Hard-working tears

Have you ever wondered why we need tears? Aside from showing our emotions, these little wonders are needed daily to look after your eyes. We are going to examine why we need tears and what to be aware of to keep them flowing…

• Tears serve a protective function. They wash away debris that gathers on the surface of the eye, including bacteria and other micro-organisms, allergens, and irritating chemicals that can damage the cornea.
• Tears contain antibodies to help prevent infection.
• Tears carry nutrients to the cells on the surface of the cornea and remove corneal cells when they become damaged or die.
• Tears allow light to enter the eye undisturbed, which is necessary for clear vision. If debris collects on the corneal surface, or the surface is dry, it can affect how light enters the eye and result in blurry vision.

The front surface of the eye can be compared to the windshield of a car. Your eyelids are the windshield wipers, and the tears are like the windshield wiper fluid that washes away debris on the glass surface. Just as it would be difficult without windshield wipers or windshield wiper fluid for a driver to see through the windshield when dirt or debris collect on its surface, it is difficult to see if there are problems with the eyelids or tear production.

Tears are made up of oil, water, and mucous with some proteins mixed in for good measure. The conjunctiva (pinkish eyelid tissue that rests against the eyeball) produces mucins (glycosylated proteins) that help the tears flow across the surface of the eye. The largest component of the film is water, which is produced continuously by the lacrimal glands. Emotion, pain or harsh odours can trigger a reflex and create abundance of these watery tears. Hence, a strong onion or a hammer on the thumb will bring tears to your eyes. The final outermost component is a thin layer of oil that prevents the tears from drying up or evaporating too quickly as they move across the surface of the eye. The oily layer is produced by the meibomian glands, which are located in the eyelids.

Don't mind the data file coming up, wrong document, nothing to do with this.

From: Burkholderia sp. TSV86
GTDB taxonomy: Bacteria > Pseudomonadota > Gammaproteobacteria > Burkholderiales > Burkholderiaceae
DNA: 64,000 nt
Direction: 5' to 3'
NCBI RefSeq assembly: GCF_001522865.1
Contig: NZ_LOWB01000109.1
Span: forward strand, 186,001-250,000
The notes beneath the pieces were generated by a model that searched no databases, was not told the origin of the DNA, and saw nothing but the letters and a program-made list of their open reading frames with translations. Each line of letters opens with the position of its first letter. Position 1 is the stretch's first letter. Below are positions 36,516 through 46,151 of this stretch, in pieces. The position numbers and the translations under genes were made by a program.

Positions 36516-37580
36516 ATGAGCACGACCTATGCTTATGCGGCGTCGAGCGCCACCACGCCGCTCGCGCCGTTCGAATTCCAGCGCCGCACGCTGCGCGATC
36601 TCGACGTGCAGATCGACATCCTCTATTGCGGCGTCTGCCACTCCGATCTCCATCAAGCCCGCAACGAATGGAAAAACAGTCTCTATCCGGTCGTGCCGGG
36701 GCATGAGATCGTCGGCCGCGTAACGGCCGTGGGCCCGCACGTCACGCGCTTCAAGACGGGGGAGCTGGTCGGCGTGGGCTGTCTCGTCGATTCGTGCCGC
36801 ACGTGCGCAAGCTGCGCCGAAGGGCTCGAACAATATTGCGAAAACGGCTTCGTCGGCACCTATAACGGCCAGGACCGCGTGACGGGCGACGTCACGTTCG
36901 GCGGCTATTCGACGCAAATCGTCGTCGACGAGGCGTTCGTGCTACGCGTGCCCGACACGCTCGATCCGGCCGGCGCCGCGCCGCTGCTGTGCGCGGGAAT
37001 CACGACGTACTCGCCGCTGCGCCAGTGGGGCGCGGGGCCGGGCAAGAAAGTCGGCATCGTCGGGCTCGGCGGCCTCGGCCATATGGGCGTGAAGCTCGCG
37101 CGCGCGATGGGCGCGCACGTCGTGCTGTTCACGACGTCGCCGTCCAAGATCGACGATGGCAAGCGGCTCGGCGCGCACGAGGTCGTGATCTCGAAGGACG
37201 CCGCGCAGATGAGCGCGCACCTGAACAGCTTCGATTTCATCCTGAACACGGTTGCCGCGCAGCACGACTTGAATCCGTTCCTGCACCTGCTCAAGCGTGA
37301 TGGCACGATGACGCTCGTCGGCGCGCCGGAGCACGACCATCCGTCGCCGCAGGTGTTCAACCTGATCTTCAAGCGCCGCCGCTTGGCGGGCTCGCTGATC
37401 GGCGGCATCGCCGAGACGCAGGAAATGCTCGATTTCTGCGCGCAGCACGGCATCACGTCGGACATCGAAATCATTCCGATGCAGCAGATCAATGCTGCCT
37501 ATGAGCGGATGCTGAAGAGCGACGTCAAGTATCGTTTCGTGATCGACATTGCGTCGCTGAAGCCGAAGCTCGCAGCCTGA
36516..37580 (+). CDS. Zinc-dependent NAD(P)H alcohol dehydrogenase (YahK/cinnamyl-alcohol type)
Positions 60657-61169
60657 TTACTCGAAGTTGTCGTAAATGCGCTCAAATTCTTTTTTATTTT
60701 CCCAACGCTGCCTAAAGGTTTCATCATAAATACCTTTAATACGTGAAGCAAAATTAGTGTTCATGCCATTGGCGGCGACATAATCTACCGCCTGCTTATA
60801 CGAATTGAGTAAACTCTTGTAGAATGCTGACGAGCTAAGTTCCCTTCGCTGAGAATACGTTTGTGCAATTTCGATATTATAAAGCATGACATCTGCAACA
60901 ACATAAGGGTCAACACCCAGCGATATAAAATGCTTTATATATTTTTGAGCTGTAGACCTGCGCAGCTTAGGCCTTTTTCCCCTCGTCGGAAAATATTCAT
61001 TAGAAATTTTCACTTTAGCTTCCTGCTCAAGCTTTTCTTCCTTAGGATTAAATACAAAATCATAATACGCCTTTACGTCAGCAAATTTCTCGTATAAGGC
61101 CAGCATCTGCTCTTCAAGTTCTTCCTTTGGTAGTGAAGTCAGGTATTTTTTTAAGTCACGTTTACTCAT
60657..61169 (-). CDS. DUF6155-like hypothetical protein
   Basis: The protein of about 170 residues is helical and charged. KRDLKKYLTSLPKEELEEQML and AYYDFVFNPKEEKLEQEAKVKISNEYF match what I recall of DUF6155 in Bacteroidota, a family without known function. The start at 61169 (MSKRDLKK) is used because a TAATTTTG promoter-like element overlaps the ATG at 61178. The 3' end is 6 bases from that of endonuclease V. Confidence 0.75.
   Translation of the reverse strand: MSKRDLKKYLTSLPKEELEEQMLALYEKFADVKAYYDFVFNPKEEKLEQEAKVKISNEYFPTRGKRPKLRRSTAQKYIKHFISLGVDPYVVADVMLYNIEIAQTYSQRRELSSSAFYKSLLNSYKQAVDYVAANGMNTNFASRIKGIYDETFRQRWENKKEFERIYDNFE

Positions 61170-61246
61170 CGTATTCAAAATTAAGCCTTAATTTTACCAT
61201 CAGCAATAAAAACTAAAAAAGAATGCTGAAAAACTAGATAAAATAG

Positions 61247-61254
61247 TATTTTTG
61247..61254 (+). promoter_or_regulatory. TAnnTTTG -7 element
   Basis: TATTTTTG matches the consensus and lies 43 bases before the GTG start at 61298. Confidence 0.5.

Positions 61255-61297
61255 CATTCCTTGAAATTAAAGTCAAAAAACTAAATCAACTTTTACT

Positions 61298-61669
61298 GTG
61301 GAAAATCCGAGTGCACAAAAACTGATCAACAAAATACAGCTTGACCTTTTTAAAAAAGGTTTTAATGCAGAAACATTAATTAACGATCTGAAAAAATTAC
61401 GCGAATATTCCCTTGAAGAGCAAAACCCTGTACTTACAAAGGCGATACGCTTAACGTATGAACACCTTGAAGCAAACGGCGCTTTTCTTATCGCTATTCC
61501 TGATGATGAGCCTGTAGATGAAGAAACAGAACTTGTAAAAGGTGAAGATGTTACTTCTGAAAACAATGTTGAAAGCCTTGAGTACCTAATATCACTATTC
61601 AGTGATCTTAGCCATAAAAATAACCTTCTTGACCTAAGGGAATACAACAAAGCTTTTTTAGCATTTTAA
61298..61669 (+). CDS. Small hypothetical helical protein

Causes of dry eyes
The trick with tears is they need to have a proper balance of the three ingredients in order to bathe the surface of the eye and keep it comfortable and seeing clearly.

Medical conditions, medications, deficiencies in certain nutrients or vitamins, or injuries can inflame, block or impair the ability of your ocular system to produce each component properly or in the right amount. When evaluating a patient for dry eyes, the optometrist can assess whether there are abnormalities in any of the components of the tears. Dry eyes commonly result from abnormalities of the lipid or oil layer of the tear film so the eyelid is examined as well.

Not all dry eyes are dry!
Sometimes a symptom of dry eyes is too many tears that run uncontrolled, and irritate the delicate tissue around the eye. This is due to rapid evaporation of tears, which irritates the eye causing reflex tearing. Rapid evaporation of tears is often due to poor tear film quality.

How to maintain healthy tears
Proper eye health relies on the protection and maintenance of your eye surface so it is important to look after this tiny ingenious system. Recent studies have found that using a high quality Omega-3 dietary supplement is one of the best ways to manage dry eyes, providing relief along with other health benefits.

Your optometrist can help identify any issues affecting your tears and work with you to keep your tears flowing, eyes healthy and vision clear.

Photo ©iStockphoto.com/ Eric Hood

THE EYESITE: Ease computer eye strain
THE EYESITE: What the heck is a cataract?
THE EYESITE: Age-Related Macular Degeneration: How do you protect yourself?
THE EYESITE: A feast for the eyes… literally
THE EYESITE: Have you had your eyes checked lately?
THE EYESITE: Yoga and your eyes

THE EYESITE, is brought to you by ZoomerMedia Ltd. and IRIS, Canada’s largest eyecare provider and is dedicated to improving eyecare for all Canadians. From eye health and nutrition to vision technology, EYESITE is your source for reliable, informative and up–to-date information.